Tom Strini

Frankly Music, a new CD, and Arts Fever; MSO Cancels Tuesday Chamber Concert

By - May 9th, 2010 01:18 am
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Technically, the Milwaukee Symphony has a couple of weeks off, but that hasn’t stopped many of the orchestra’s musicians from making music.

Clarinetist William Helmers, cellist Adrien Zitoun and violinist Shu Zhan played with Present Music Saturday night.

Monday night, Almond will take his Frankly Music Series to the Sharon Lynn Wilson Center, in Brookfield. His guests artists are pianist Michael Mizrahi and Joseph Johnson, the MSO’s principal cellist. They’ll play Dvorak’s “Dumky” Trio, Tartini’s Devil’s Trill Sonata and selections from Ned Rorem’s Day Music and Night Music.

Principal bassist Zachary Cohen and 11 MSO colleagues will play chamber music at the Pabst Theater Tuesday night.

The Rorem pieces bring us to Almond’s recent CD release, Portraits & Elegies, on the Innova label. Almond and pianist Brian Zeger offer uncommonly beautiful music by four American composers on this disc. French influence shimmers in Philip Lasser’s Vocalise is lovely in the way of Fauré’s music. His Berceuse Fantasque, a psychological study of rare depth and insight, begins with a lilting waltz of a lullabye and devolves into a restless, surreal nightmare.

Impressionist aroma a la Ravel rises also from the eight brief numbers from Rorem’s Day and Night. Pearls sound more like diamonds, here, with skittering violin lines that leap unexpectedly to outline exotic chords and the piano trailing like a glittering reflection. Very high sighs of melody cast a steamy, languid spell in Extreme Leisure. Odd starts, stops and sharp turns of melody wittily trace the flight of Bats. Billet Doux (Love Letter) couches natural speech rhythms in ardent, yearning intervals. And so they go, with each little piece setting a perfect, specific mood that materializes and vanishes in a few charmed moments.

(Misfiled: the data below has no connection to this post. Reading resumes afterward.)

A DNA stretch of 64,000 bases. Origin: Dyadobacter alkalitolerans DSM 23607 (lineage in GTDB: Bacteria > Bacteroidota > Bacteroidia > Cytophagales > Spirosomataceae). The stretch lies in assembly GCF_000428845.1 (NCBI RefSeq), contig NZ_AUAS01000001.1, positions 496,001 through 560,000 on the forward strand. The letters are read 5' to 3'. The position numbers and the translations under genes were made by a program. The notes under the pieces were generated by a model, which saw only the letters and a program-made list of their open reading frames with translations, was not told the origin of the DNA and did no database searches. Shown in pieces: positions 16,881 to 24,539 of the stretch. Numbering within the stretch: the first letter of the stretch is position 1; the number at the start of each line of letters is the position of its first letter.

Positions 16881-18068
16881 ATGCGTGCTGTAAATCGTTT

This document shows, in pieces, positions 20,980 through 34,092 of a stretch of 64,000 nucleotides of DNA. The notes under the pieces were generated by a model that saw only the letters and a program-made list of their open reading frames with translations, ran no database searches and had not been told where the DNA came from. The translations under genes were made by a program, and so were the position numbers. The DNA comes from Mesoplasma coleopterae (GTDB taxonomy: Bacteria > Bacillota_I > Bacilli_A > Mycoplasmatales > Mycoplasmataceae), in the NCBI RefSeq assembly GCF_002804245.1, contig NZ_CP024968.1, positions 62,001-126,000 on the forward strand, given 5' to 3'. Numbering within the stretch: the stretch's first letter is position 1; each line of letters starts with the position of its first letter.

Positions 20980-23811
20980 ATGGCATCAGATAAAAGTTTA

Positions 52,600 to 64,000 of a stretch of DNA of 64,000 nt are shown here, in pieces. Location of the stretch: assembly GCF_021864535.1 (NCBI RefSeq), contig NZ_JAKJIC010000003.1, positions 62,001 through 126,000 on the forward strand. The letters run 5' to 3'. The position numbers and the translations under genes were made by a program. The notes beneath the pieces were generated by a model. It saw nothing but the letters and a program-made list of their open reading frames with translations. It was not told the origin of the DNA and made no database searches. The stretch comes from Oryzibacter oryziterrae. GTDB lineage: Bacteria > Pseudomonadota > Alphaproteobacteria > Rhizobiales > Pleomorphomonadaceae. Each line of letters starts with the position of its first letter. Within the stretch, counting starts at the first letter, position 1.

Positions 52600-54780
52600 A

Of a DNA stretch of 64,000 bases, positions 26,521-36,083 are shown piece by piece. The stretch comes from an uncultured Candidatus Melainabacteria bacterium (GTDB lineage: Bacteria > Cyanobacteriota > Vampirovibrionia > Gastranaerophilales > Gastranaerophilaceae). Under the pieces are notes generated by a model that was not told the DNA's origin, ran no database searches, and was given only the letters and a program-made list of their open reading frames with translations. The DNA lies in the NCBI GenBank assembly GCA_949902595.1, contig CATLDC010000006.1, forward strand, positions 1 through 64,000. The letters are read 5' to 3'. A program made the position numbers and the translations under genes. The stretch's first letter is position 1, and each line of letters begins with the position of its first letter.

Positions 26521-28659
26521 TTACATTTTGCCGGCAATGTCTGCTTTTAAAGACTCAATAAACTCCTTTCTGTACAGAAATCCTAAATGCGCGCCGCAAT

All the music in Peter Lieberson’s Elegy grows from the violin soliloquy at the outset, from the chaconne-like piano pattern that follows to the gorgeous cantabile violin melody that is the ardent climax of this coherent but varied seven-plus minute work.

Russell Platt, the New Yorker writer and brother of Wisconsin Philharmonic conductor Alexander Platt, contributed Adagio, Amoroso and Lamentoso (Chaconne). The former goes over-the-top Italian operatic. The latter refers more to Bach, but has an unusual structure. You don’t really get the chaconne figure full-blown until the middle of the piece. After that Platt takes off on a developmental tangent that moves into Baroque language and then into harmonies that sound straight out of Beethoven. It’s an odd sort; I’m still not to sure what I think about it.

But I have no qualms about the performances, which are focused, sensitive and technically impressive across the board. Much of this music is very difficult, but nothing but ease and command is audible in the final product.

The 7:30 p.m. Tuesday chamber-music program at the Pabst Theater has been CANCELED, due to poor ticket sales.

However, Frank Almond will play a solo some time between 5:30 and 8 p.m. Thursday, May 13, at the Arts Fever event that TCD is putting on with UPAF at the Crystal Ballroom of the downtown Hilton. Arts Fever will be a great after-work Downtown event, with food, a first-class silent auction, nine different performances, a hands-on art-project put on by Raoul Deal and UWM visual arts students, and more. Do come. Here’s how.

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